During this rehabilitation, risk management began early during concept development and continued through detailed design and construction. Factors taken into consideration included conceptual construction staging, geotechnical stability, environmental risks, and impacts to pedestrian and vehicle traffic. Clear special provision performance requirements were provided to the Contractor to allow flexibility in the methods and sequencing of work while still meeting all regulatory and City requirements.

32nd Street Piper Creek Construction - Winter

Despite best efforts, unexpected events did occur. However, the team was prepared and well-equipped to respond. For example, during construction, the northeast retaining wall fractured, requiring rapid intervention. The team proposed, analyzed and detailed a sub-footing to “bridge” the large crack uncovered in the existing concrete footing within 24 hours. This allowed construction to proceed with minimal delay. 

The project also faced a significant construction delay due largely to construction supply and resourcing challenges. To minimize the impact of the delay, key strategies like robust record keeping, increased full-time site resources and collaborative tri-party problem solving were employed to reduce impacts and bring the project to successful conclusion.

ENVIRONMENTAL AND SOCIAL BENEFITS

  • Structural rehabilitation has a smaller construction footprint than a complete replacement project. Relatively speaking, this project resulted in limited site disturbance.
  • Strengthening the progressively failing retaining walls and improving slope stability at the site has reduced the risk of future wall or slope failures impacting the riparian environment.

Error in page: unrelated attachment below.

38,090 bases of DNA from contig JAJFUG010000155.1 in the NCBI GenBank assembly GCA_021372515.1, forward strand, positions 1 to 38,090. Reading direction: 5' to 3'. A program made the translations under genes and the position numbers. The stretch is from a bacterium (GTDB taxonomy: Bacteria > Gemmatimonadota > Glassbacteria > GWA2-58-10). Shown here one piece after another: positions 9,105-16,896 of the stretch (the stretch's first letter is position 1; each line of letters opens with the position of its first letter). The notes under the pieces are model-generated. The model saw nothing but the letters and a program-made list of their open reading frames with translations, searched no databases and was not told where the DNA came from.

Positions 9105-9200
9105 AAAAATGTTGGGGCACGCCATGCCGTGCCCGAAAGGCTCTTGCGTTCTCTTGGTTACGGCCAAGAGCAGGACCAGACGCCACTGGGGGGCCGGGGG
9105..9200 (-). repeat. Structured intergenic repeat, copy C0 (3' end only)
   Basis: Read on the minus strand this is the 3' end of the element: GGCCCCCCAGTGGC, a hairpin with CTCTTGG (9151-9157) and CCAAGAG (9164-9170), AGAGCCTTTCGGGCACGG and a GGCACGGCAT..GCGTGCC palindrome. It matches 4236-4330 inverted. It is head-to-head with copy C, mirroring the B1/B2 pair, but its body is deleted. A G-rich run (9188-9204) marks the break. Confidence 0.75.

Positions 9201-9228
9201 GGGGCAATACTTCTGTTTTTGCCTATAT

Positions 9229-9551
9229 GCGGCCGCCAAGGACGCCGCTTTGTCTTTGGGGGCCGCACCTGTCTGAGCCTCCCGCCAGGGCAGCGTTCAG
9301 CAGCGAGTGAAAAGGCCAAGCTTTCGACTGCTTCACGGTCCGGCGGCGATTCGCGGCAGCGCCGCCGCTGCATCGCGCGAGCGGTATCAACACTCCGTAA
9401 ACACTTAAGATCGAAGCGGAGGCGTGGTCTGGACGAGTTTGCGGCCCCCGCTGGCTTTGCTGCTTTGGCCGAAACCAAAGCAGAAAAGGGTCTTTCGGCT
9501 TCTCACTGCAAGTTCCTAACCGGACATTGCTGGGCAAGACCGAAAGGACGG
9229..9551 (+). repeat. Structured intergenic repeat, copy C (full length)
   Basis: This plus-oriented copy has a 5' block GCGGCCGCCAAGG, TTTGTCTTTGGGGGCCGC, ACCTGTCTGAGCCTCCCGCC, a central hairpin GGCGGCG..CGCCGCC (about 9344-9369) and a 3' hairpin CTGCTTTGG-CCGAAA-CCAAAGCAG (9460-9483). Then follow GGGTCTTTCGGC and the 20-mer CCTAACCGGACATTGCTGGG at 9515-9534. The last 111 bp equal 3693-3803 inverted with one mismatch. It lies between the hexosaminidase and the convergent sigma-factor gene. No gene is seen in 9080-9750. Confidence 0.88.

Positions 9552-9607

• Upgraded armoring and naturalized bank erosion protection (such as willow whips) has reduced the potential impacts of future flooding at the site.
  • Site restoration involved revegetating the site with native vegetation species.
  • Rehabilitation and rejuvenation of this link in the City of Red Deer’s Active Transportation Network ensures the continued operation of the multimodal crossing for years to come.
  • Functional and aesthetic improvements for trail users improves the overall experience by enhancing safety and overall fit of the structure into the natural landscape.

32nd St Piper Creek - Cyclists

WANT TO KNOW MORE?

To learn more about this project, visit the Morrison Hershfield booth at the upcoming Short Medium Span Bridge (SMSB) Conference in Toronto from July 19 to 22, 2022.

Morrison Hershfield is a market leading, employee-owned engineering firm that has been making a difference for more than 75 years. Our exceptional technical experts, thought leaders and high-performing employees deliver innovative, cost effective and technically sophisticated infrastructure solutions across the globe. Our highly focused approach to the clients and markets we serve ensures that we deliver the value our clients demand.